Summer Sun Safety Month - July 2013
Skin Cancer Awareness:  Protect Your Skin

While you enjoy the outdoors this summer, protect yourself from skin cancer by seeking shade, wearing sunglasses, a hat, sun-protective clothing and use sunscreen.  It is easy to forget how important it is to protect your skin when you're having fun outdoors.  Unprotected skin can be damaged by the sun's ultraviolet UV rays in as little as 15 minutes.  Yet it can take up to 12 hours for skin to show the full effect of sun exposure.  Even if it is cool and cloudy, you still need protection.  UV rays, not the termperature do the damage.  Clouds do not block UV rays, they filter them and sometimes only slightly.  Remember to plan ahead and keep sun protyection handy in your car, bag or child's backpack.  Tan?  There's no other way to say it, tanned skin is damaged skin.  Any change in the color of your skin after time outside, whether sunburn or suntan, indicates damage from UV rays.  Using a tanning bed causes damage to your skin just like the sun.

Types of Skin Cancer

Skin cancer is the most common form of cancer in the Unites States.  The two most common types called basal cell and squamous cell carcinomas are highly curable if caught early, but treatment can be disfiguring.  Melanoma the third most common skin cancer can be deadly.

Risk Factors

Anyone can get skin cancer, but some things put you at higher risk, like having:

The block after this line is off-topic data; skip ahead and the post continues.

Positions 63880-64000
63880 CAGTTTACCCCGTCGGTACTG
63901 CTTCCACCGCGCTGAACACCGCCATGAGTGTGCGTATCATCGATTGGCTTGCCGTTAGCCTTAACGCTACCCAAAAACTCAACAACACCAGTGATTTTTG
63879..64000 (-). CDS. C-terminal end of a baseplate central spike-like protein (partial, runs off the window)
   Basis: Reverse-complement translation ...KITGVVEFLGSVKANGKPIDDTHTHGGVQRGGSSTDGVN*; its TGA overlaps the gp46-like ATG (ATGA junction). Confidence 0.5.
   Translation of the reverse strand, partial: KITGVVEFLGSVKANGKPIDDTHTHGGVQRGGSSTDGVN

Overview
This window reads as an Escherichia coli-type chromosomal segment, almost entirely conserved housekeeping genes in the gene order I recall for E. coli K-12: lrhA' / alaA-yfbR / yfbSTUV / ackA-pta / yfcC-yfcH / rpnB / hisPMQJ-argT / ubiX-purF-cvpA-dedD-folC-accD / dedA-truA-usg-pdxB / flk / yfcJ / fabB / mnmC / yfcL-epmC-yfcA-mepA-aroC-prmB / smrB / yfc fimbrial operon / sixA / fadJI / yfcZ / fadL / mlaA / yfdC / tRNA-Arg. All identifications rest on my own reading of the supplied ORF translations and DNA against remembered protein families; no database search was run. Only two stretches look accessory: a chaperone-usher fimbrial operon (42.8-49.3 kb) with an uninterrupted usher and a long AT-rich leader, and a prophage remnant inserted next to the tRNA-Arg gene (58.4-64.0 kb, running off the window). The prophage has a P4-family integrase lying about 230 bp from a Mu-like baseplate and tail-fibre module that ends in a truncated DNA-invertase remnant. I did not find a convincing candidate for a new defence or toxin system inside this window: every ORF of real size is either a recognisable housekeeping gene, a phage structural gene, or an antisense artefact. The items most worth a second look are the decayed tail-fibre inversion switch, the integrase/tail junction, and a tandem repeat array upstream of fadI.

• A history of sunburns
  • Exposure to the sun through work and play
  • A lighter natural skin color
  • Skin that burns, freckles, reddens easily or becomes painful in the sun
  • Blue or green eyes
  • Naturally blond or red hair
  • A personal history of skin cancer
  • A family history of melanoma

How to Protect Yourself

Take precautions against sun exposure every day of the year, especially during midday hours (10:00 a.m.- 4:00 p.m.), when UV rays are strongest and do the most damage.  UV rays can reach you on cloudy days, and can reflect off surfaces like water, cement, sand and snow.  
  • Seek shade - especially during midday hours.
  • Cover up with clothing to protect exposed skin.
  • Wear a hat with a wide brim to shade the face, head, ears and neck.
  • Wear sunglasses that wrap around and block as close to 100% of both UVA and UVB rays as possible.
  • Put on sunscreen with broad spectrum (UVA and UVB) protection and sun protective factor (SPF) 15 or higher.
  • Remember to reapply sunscreen at least every 2 hours and after swimming, sweating or toweling off.  
  • Avoid tanning beds and sunlamps.  The UV rays from them can be stronger than UV rays from the sunner sun at noon.
(information from the Centers for Disease Control, CDC)

Early Detection of Skin Cancer

If all skin cancers were caught before they had a chance to spread, the cure rate for this disease could be 100 percent.  So it is important that you know the signs and symptoms of skin cancer and report them to your doctor right away. The most common warning sign of skin cancer is a change on the skin. Look for the following symptoms in a mole, birthmark, scar or freckle:
  • A change in color or the appearance of two or more colors (colors can be black, brown, red, grey or white).
  • A change in shape or an irregularly shaped mole.
  • A change in the surface, including scales, nodules or lumps.